It’s not that I want to agree with what I read; I just want to read considered and researched ideas that are explained in a way that respects and develops my language. Good writers do this, and I regularly pay to devour their words. Bad writers muddy issues and damage the way a language I love is written and spoken and read.

I write my tiny blog for pleasure, and because I now know that if someone reads one of my little pieces, it’s not the absolute worst thing out there. I can at least thank the crass thinking, belletristic terrorists lurking with their keyboards and drivel for giving me confidence to squirt my nonsense into text, because I do enjoy it.
I would write a piece for free for anyone who asked me, but the view count of my blog doubles when my mum logs on. I might not be such a typing whore if I was already a featured writer on a website with 2m+ monthly views; I’d want more too.

Our whole economy is based on the principle of me giving you something I’ve got for something else I need.
I don’t need any more exposure, what else have you got? If I refuse exposure and demand money, will you create a paid role, or will you find someone else who will scribble it for free?

Writing can never be exclusive to the monetary economy, so I beg the really good writers not to disappear forever from the unpaid corners of the cultural economy. If there are new websites that have an ethos you support, please drop them a paragraph or five. If there’s a struggling, quality print publication that would benefit from the attention of your current followers, write them a story once or twice. If you really can’t, then do you know a quality writer that will work for the exposure on your recommendation?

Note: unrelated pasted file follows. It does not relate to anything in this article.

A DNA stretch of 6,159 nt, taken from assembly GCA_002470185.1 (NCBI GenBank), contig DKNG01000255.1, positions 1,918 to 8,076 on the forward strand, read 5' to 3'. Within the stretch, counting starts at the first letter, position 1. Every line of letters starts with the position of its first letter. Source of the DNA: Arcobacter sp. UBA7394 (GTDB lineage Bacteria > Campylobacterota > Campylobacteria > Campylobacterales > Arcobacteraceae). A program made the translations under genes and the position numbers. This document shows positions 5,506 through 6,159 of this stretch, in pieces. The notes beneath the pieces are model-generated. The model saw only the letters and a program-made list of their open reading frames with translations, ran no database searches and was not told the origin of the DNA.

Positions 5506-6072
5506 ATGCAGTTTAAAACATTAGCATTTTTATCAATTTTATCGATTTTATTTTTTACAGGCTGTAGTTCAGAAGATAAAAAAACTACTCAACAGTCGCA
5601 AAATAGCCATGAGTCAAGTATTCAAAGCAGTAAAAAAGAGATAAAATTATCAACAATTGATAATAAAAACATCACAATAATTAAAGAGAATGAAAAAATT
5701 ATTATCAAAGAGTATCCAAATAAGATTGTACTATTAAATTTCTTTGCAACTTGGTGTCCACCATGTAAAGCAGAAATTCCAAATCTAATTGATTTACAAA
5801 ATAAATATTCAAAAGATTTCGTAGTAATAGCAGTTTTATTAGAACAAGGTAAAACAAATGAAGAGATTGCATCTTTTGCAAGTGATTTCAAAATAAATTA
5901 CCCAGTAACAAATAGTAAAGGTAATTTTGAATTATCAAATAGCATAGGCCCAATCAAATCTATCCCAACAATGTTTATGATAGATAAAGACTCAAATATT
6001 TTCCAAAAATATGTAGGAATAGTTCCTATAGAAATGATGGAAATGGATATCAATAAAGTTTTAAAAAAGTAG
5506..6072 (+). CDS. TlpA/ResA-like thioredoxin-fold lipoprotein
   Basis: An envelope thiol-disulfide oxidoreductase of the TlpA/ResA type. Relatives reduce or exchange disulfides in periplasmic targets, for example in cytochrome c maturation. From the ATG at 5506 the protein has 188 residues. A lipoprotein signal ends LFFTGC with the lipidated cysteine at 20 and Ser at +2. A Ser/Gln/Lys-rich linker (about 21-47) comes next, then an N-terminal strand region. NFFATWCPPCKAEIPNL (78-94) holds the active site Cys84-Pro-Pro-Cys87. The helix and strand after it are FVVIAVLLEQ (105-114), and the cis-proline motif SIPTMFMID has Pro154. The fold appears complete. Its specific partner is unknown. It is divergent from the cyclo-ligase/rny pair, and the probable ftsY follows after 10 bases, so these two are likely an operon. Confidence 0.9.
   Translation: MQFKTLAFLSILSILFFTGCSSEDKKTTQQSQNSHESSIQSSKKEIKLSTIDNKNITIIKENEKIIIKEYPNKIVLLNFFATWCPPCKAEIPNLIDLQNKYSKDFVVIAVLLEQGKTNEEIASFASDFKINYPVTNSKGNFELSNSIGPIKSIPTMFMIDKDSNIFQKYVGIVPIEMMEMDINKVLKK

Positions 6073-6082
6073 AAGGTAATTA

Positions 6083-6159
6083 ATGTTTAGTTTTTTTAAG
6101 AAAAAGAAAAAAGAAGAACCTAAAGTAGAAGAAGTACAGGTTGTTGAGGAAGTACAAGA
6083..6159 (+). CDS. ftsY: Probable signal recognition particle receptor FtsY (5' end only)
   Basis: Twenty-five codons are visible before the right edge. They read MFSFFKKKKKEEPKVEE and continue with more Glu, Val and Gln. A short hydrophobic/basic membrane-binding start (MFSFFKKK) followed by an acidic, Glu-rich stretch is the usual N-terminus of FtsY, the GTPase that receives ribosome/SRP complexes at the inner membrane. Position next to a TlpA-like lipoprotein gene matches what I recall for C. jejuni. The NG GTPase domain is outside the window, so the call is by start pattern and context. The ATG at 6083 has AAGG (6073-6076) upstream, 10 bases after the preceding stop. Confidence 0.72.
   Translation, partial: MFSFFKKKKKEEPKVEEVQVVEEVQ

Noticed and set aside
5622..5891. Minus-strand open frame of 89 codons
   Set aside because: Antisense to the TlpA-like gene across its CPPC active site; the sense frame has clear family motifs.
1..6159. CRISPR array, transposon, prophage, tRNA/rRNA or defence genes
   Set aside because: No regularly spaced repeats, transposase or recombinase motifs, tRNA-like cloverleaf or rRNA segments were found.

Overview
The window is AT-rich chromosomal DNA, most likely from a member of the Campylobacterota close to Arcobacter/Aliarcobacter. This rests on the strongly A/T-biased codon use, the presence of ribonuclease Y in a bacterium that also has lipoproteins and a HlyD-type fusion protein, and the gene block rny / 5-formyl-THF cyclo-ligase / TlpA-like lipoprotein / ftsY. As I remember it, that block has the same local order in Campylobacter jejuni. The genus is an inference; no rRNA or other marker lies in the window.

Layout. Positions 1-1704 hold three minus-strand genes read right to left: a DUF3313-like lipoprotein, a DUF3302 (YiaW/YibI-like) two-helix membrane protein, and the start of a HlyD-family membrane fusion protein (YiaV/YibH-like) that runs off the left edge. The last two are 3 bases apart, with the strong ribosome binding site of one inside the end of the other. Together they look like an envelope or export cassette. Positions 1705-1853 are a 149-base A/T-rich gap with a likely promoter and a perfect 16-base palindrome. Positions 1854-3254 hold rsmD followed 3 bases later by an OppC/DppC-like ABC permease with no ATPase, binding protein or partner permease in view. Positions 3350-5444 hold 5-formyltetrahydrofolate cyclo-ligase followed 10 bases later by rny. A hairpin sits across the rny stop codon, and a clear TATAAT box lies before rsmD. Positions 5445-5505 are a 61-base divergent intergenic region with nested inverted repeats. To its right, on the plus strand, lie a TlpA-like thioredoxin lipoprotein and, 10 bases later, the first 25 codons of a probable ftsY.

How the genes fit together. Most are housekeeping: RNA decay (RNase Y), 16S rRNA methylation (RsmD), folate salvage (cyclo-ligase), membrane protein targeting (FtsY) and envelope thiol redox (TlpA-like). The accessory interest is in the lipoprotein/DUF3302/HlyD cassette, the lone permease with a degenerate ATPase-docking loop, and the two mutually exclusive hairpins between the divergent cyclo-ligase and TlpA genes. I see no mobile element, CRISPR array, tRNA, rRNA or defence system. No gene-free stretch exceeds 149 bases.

I believe it is hard work to consistently produce excellent writing, and that hard work should be paid for. I also believe that good writers have an intangible gift, a natural way of working the language so it changes what you think and who you are. That gift is an incredible stroke of luck.
Getting that lucky gives you a duty to the cultural economy that may not be rewarded at all, let alone with money; your duty is to protect the readers.

The best writers should be moderators we can trust, at the very least.

As a reader, I can’t promise to give up reading work I know is unpaid because I will never lose the fear that paid for written opinions on important topics are those of the commissioner, and not the writer, however paranoid I am told that is.
I can promise to work hard to avoid websites and publications that distribute badly written script and shoddily constructed ideas, but please push back a bit too. It’s a numbers game for readers and the more places that excellent writing appears, the more likely it is we will stumble across it.

If you don’t help, sometimes for free, then the cultural economy will become even more flooded with self-important, fastidiously opinionated, linguistically clumsy waffle from amateur scribes like me. Please be there, because, as a reader, I am genuinely terrified by how far even my own brand of tosswaffle is from the worst kind of writing I find.

Weird and/or Wonderful

This week I had an unusual encounter with a girl named Devine*.

The encounter started on a dating site when I began talking to a boy named Hugh*.  I liked his profile; he was funny, wordy and self-deprecating so I messaged him.  After a few texts we arranged to meet, a meeting I then cancelled, rudely, at short notice, because I’m a dick.

Hugh was not a dick and accepted my apology in good humour and we arranged to meet another time. Bog standard, flaky internet dating action thus far.